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The Science Communication Challenge

Truth and Disagreement in Democratic Knowledge Societies

By Gitte Meyer
 

Imprint: Anthem Press

Hardback

ISBN 9781783087532
March 2018 | 250 Pages | 229 x 152mm / 9 x 6
 
PRICE:  £70.00  /  $115.00  Buy from Amazon.co.uk  Buy from Amazon.com
 
 
9781783087532

About This Book

Current knowledge societies tend to be based on an understanding of science as an all-purpose problem-solver and include the expansion of scientific methods and frameworks of thought to ever more areas of life. Such development is less pragmatic and down-to- earth than it may appear at first glance. It is accompanied by a relentless expansion of the domain of a logic of universal truth and its technical equivalent: correct solutions, and is tied to a general understanding of science communication as a didactic enterprise aimed at disseminating scientific ways of thinking and responses to problems to a lay public of non-knowers.

Potentially, it seems, science can provide answers to all questions. Disagreement appears as no more than a symptom of immature science and has no place within the didactic science communication paradigm. As a consequence, democratic knowledge societies are challenged as political entities in the classical, pluralist sense, characterized by continuous discussion among different points of view and ways of reasoning on societal issues and using disagreement as a vehicle for discussions, negotiations and compromises.

Against such a background, ‘The Science Communication Challenge’ suggests that the didactic approaches to science communication be supplemented with a political category of science communication, suited to practical-political issues and featuring citizens on an equal footing – some of them scientists – who represent different points of view and ways of reasoning and share responsibility for public affairs. The possible gain, it is argued, may be the maintenance of knowledge societies as political entities with room for a civil society of multiple positions and perspectives that has served as a fertile ground for the development of science as an intellectual endeavour and as a body of knowledge and rational methodology.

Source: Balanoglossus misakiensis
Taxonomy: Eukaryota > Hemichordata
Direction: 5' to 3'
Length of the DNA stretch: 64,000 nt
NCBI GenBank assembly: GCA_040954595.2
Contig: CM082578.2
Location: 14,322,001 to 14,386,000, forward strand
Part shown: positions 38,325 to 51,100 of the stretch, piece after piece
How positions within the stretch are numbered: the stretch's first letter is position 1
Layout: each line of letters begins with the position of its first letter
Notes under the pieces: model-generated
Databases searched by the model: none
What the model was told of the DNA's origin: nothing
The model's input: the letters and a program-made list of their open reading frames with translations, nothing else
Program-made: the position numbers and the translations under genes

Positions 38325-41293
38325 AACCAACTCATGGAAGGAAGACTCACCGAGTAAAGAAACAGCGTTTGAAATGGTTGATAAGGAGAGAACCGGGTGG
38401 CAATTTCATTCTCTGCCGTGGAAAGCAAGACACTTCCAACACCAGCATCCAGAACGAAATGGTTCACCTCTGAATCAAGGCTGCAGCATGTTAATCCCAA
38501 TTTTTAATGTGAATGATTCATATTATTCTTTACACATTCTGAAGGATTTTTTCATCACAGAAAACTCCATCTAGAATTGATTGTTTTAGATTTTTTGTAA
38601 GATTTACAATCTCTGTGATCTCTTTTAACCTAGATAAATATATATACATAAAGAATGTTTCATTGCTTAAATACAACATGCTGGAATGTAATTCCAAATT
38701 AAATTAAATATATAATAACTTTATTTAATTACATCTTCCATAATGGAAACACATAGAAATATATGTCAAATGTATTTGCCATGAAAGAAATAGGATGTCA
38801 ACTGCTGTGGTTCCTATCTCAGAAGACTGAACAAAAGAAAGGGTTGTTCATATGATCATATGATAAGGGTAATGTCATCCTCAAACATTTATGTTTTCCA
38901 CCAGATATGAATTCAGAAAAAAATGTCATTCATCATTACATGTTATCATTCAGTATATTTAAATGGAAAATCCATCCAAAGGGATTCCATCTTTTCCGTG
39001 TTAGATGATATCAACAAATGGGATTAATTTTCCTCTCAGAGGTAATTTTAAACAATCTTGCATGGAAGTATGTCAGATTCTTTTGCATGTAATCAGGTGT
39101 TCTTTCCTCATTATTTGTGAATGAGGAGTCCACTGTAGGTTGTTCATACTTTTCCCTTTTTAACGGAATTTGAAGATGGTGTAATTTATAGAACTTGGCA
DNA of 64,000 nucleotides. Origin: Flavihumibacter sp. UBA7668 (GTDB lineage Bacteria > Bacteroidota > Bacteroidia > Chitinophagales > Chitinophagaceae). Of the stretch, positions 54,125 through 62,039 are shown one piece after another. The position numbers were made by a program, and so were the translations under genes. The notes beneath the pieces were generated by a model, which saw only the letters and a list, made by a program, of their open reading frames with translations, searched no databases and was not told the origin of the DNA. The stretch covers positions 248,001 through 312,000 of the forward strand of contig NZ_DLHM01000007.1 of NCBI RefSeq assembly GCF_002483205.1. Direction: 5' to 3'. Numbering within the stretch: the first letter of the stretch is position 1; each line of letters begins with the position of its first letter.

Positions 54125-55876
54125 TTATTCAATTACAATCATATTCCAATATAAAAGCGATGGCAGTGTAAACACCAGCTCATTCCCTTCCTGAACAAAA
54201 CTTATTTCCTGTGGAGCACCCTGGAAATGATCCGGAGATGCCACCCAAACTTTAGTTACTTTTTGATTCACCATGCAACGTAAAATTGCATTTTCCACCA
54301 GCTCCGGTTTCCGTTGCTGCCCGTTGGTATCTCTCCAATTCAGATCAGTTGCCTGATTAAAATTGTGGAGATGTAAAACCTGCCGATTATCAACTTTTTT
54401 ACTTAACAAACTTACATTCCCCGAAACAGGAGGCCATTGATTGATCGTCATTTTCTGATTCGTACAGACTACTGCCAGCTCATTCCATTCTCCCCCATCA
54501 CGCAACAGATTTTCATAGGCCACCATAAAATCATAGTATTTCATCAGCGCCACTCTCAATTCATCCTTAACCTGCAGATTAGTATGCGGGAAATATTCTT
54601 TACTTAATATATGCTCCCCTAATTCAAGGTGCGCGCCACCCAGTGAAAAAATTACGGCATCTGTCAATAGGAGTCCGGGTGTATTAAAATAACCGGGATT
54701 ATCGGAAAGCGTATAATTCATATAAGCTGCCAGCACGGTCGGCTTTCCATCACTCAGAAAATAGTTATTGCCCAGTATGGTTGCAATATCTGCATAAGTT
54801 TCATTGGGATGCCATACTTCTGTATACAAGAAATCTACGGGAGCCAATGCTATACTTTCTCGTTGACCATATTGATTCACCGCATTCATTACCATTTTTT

Drawing on insights from an array of academic fields and disciplines, ‘The Science Communication Challenge’ explores the possible origins of the didactic paradigm, connecting it to particular understandings of knowledge, politics and the public and to the seemingly widespread assumption of a science-versus-politics dichotomy, taking science and politics to be competing activities that are concerned with similar questions in different ways. Inspired by classical political thought it is argued that science and politics be seen as substantially different activities, suited to dealing with different kinds of questions – and to different varieties of science communication.

Readership: Academics who take an interest in the science-society relationship and teachers in Nordic countries who welcome an alternative approach.

Author Information

Gitte Meyer was a journalist, focusing on science- and technology-related issues, for 25 years (1975–2000) before she turned to academics.

Table of Contents

1. Science Communication in Democratic Knowledge Societies; 2. Science as ’Universal Light’; 3. The Elusive Concept of the Modern Public; 4. The Elusive Concept of Modern Politics; 5. A Political Category of Science Communication; Notes; Bibliography; Index.